Product Details

ISBN-13:
9781770492219
Publisher:
Tundra
Publication date:
04/10/2012
Pages:
32
Product dimensions:
8.20(w) x 10.20(h) x 0.40(d)
Age Range:
4 - 6 Years

Meet the Author

Heather Hartt-Sussman was born in Montreal, graduated from Brandeis University, and attended the Sorbonne. She has been a copywriter for BCP in Montreal, a reporter and an associate international editor for the Hollywood Reporter, editor-in-chief of international news for TV Guide in French Canada, where she also had a popular column, “Heather Hartt in Hollywood” for five years. Heather Hartt-Sussman lives in Toronto with her husband, sons Scotty and Jack, and the family dog.
 
Georgia Graham, born and raised in Calgary, began using artwork to entertain children in her Sunday school class. She has illustrated numerous children’s books, including Wanda and the Wild Hair, Wanda and the Frogs, and Wanda’s Freckles by Barbara Azore. Georgia also illustrated Nana’s Getting Married, the first in the series, written by Heather Hartt-Sussman. The Lime Green Secret, which she wrote and illustrated, was published to critical acclaim. Georgia Graham lives on a tree farm in central Alberta with her husband and dog, Ginger.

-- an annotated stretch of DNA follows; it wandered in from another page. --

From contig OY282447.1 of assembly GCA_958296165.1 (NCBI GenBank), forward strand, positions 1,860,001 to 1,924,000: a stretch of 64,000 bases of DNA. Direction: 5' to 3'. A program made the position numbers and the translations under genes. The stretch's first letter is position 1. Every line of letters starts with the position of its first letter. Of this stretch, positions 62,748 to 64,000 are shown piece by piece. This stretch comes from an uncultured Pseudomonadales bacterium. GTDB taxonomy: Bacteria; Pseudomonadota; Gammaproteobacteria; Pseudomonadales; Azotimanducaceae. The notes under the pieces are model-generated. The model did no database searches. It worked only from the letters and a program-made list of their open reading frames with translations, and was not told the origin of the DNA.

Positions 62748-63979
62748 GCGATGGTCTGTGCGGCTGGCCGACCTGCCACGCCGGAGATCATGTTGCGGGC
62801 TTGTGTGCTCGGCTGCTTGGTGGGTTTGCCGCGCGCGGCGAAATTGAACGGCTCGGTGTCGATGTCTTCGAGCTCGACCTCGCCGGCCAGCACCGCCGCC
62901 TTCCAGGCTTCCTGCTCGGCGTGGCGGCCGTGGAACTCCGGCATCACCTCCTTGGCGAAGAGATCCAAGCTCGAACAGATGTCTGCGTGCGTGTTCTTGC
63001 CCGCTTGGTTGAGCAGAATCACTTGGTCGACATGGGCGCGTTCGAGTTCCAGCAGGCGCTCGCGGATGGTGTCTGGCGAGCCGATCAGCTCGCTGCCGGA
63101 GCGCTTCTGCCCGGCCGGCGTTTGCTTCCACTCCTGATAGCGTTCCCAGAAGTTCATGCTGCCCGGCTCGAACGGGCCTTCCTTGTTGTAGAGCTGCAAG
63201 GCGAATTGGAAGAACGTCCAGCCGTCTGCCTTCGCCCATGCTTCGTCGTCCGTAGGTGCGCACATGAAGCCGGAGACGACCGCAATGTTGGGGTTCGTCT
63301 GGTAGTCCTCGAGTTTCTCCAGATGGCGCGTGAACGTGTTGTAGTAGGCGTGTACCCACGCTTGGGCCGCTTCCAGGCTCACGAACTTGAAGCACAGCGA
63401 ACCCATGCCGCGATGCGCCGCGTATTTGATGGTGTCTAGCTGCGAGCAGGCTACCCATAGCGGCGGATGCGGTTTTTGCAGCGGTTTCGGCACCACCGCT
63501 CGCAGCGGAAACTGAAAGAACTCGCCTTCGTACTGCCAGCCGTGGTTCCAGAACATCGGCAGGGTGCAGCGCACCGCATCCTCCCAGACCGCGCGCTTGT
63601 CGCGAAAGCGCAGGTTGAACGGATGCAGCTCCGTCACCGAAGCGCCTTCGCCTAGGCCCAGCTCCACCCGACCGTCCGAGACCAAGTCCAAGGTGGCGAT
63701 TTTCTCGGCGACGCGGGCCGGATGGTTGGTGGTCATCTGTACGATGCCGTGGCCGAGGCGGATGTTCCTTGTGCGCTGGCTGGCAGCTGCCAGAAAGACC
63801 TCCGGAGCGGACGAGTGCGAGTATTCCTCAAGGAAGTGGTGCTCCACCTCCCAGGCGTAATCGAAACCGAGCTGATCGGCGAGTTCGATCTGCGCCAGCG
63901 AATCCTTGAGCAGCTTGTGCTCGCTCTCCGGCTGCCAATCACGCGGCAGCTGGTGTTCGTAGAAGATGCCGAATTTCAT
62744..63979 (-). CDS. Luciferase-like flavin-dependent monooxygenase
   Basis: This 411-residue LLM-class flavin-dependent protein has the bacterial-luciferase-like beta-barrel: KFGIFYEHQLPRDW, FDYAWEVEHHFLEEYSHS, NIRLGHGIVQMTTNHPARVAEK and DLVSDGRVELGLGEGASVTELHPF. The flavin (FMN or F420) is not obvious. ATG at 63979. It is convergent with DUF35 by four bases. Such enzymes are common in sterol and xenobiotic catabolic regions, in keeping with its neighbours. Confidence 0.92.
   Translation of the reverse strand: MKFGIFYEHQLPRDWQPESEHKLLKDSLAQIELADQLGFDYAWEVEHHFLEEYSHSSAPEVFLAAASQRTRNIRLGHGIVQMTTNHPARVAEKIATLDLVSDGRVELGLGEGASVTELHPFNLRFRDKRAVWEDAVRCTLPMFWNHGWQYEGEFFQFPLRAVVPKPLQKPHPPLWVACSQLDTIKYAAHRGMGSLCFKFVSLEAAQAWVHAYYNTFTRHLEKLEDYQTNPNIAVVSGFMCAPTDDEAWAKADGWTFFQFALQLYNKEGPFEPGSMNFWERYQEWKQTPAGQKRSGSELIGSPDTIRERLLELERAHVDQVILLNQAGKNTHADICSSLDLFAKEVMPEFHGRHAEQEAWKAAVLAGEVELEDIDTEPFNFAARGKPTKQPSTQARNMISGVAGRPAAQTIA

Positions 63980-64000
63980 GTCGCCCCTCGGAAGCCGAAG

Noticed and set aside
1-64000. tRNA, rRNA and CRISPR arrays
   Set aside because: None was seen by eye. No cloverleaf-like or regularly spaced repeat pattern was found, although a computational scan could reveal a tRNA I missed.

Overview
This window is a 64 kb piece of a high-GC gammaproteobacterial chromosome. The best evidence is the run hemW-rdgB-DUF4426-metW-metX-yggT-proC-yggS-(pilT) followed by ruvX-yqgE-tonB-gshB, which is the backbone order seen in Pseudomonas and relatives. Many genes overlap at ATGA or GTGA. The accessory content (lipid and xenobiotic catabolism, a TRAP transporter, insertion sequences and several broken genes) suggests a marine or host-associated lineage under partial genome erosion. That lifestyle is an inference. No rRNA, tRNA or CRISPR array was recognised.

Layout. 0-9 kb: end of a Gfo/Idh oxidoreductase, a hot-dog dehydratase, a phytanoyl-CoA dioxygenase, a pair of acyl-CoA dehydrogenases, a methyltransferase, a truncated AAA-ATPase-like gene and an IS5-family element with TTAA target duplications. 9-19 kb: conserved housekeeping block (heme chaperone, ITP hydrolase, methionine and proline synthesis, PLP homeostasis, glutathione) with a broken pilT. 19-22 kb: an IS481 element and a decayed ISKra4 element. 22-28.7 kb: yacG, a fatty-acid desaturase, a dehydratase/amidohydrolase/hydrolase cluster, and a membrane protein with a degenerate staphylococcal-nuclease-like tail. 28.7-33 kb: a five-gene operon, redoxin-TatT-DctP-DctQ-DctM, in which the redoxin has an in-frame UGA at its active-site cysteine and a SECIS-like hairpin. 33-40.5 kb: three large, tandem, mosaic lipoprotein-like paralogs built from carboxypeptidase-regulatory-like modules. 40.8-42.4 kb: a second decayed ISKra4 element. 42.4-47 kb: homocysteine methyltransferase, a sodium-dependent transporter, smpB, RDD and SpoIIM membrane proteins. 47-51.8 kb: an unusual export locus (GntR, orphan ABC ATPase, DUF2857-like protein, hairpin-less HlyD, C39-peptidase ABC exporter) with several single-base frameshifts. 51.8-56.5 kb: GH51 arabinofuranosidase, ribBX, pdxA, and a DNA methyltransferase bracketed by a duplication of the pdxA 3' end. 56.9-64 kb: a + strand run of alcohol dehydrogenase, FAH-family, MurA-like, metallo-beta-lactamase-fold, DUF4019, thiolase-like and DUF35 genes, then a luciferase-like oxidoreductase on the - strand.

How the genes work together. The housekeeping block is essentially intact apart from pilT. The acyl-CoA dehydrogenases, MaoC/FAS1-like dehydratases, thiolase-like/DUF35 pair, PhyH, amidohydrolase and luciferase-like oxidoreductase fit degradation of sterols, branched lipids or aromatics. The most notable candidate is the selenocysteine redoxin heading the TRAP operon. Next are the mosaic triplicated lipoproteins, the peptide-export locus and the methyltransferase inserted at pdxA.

Customer Reviews

Average Review:

Post to your social network

     

Most Helpful Customer Reviews

See all customer reviews

Here Comes Hortense! 5 out of 5 based on 0 ratings. 1 reviews.
tmurrell2 More than 1 year ago
A little boy is excited to spend some time with his Nana and her husband Bob at the amusement park. But when their “surprise” turns out to be Bob’s granddaughter Hortense, he finds out that not all surprises are good ones. Hortense is spending too much time with his Nana and he experiences some jealousy. But he finds a friend in Bob who he begins to call Gramps. After talking to Hortense he realizes that they can share their grandparents and the surprise turns into a good one. This story was sweet and touching. It brought jealousy, love, sharing, and misunderstanding to the young reader’s mind. The reasons for rivalry are not always valid if the situation is considered from another perspective. The author did a great job of telling the story from the child’s perspective and with realistic feelings. The illustrations were hilarious and added such a funny element to the story. My children really enjoyed reading this book and looking at the detailed pictures. I received this book free of charge from Children's Literature in exchange for my honest review.